The Thai chef
Apidej Prinkan – known around town as Ah – doesn’t seem to know how to stop smiling. He's the sous-chef at Kroa (it’s more whale and reindeer than Thai) and moved to Longyearbyen from Bangkok 14 years ago with his wife. “I like the snow here,” says Prinkan. “And there are good jobs and schools. In Bangkok, things are up and down. For me, something very special about Longyearbyen is that I get five weeks holiday every year when I can go back to Bangkok. In Thailand, I would get two weeks holiday at most.”
While it’s hard to imagine two more wildly different locations than tropical Thailand and arctic Svalbard, the 120 Thais living in Longyearbyen comprise the town’s second largest ethnic group (after Norwegians) – and most of them love living here thanks to high wages and good working conditions. What started with Thai brides coming over to marry miners has matured into a real community. They oversee a Thai supermarket and a Thai restaurant, and many of the meals at Mary-Ann’s Polarrigg are Thai.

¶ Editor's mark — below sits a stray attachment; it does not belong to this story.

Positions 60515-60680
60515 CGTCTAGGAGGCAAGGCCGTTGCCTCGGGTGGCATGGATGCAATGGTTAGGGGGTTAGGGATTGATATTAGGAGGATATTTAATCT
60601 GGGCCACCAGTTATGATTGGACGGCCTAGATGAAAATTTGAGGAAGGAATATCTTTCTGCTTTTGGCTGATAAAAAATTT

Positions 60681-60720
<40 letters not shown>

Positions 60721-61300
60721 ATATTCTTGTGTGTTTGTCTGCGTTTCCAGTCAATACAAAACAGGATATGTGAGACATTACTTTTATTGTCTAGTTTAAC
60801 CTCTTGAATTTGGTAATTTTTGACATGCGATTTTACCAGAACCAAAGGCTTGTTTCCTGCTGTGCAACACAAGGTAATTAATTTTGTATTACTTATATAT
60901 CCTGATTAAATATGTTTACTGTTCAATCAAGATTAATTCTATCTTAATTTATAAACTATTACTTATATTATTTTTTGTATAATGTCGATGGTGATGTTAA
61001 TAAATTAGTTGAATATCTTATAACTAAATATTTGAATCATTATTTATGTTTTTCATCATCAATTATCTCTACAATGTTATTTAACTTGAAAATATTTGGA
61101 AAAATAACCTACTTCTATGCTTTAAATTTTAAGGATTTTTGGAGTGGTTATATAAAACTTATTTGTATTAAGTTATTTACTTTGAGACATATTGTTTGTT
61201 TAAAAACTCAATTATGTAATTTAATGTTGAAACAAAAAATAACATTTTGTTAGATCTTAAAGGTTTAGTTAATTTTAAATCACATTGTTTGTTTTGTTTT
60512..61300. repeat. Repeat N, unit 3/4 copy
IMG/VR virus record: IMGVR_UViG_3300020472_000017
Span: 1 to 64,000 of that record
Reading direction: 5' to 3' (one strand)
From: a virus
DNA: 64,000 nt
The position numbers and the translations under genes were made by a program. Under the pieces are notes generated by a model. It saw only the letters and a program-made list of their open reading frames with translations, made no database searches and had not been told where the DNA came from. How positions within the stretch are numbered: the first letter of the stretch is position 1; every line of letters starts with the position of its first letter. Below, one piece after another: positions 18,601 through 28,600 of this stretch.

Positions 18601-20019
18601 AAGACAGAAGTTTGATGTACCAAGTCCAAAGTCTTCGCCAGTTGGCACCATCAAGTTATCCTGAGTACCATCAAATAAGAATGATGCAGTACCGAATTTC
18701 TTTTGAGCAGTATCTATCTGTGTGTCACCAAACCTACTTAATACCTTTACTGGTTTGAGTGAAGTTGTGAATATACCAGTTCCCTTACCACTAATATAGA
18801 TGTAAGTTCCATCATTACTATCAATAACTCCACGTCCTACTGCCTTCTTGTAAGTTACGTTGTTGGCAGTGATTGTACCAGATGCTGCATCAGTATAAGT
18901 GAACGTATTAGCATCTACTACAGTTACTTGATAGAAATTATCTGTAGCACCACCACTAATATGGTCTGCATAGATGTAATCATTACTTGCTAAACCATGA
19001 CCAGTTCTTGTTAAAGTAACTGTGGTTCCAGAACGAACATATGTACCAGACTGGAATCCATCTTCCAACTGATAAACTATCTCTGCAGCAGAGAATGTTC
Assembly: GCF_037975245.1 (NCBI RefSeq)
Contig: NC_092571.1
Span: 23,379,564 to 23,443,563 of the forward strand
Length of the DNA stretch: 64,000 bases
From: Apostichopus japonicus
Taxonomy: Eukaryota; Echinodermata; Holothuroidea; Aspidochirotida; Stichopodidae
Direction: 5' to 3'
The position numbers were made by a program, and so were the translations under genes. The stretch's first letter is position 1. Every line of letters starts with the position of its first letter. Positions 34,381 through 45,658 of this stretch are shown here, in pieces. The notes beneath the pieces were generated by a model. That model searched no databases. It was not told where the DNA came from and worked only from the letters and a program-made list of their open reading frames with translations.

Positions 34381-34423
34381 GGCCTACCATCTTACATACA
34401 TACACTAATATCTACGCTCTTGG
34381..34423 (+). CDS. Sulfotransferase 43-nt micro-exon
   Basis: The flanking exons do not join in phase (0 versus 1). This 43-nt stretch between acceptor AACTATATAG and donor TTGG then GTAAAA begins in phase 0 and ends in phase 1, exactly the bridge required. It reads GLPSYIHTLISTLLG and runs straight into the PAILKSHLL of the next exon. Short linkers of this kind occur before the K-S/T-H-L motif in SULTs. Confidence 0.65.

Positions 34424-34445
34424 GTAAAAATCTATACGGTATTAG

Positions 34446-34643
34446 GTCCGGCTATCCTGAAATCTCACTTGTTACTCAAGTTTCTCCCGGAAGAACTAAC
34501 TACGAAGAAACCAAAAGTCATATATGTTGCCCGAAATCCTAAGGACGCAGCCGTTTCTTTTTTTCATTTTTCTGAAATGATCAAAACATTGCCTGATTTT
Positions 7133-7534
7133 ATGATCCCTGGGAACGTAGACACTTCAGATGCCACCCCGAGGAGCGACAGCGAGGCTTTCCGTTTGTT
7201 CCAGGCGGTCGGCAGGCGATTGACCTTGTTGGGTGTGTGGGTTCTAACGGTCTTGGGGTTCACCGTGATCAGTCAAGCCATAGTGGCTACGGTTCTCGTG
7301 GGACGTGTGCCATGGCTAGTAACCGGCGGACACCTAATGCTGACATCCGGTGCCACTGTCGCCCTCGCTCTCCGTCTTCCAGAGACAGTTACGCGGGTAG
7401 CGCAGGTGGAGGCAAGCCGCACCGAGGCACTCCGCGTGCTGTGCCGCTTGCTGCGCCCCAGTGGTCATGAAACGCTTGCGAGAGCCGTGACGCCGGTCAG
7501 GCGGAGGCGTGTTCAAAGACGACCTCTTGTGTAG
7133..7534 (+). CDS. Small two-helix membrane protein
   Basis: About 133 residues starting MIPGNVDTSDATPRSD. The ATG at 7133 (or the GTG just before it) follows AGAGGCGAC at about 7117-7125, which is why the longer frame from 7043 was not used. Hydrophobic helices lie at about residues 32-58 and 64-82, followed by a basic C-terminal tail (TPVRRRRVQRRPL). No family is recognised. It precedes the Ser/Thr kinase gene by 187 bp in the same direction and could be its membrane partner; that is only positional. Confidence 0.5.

Every year in November, Svalbard’s Thai community comes together to hold a festival showcasing Thai customs, with money raised from ticket sales going to a children’s charity. “The Thai community is made up of good people,” says Prinkan. “We are very happy!”